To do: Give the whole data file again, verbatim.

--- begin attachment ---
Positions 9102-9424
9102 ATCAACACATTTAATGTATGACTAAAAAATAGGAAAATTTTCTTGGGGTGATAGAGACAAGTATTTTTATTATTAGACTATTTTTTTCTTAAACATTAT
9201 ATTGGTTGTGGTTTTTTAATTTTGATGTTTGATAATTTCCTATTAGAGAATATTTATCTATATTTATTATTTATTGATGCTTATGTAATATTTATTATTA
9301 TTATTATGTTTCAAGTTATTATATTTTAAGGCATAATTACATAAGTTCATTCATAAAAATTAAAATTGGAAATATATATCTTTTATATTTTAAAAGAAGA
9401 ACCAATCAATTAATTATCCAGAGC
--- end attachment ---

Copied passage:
Positions 9102-9424
9102 ATCAACACATTTAATGTATGACTAAAAAATAGGAAAATTTTCTTGGGGTGATAGAGACAAGTATTTTTATTATTAGACTATTTTTTTCTTAAACATTAT
9201 ATTGGTTGTGGTTTTTTAATTTTGATGTTTGATAATTTCCTATTAGAGAATATTTATCTATATTTATTATTTATTGATGCTTATGTAATATTTATTATTA
9301 TTATTATGTTTCAAGTTATTATATTTTAAGGCATAATTACATAAGTTCATTCATAAAAATTAAAATTGGAAATATATATCTTTTATATTTTAAAAGAAGA
9401 ACCAATCAATTAATTATCCAGAGC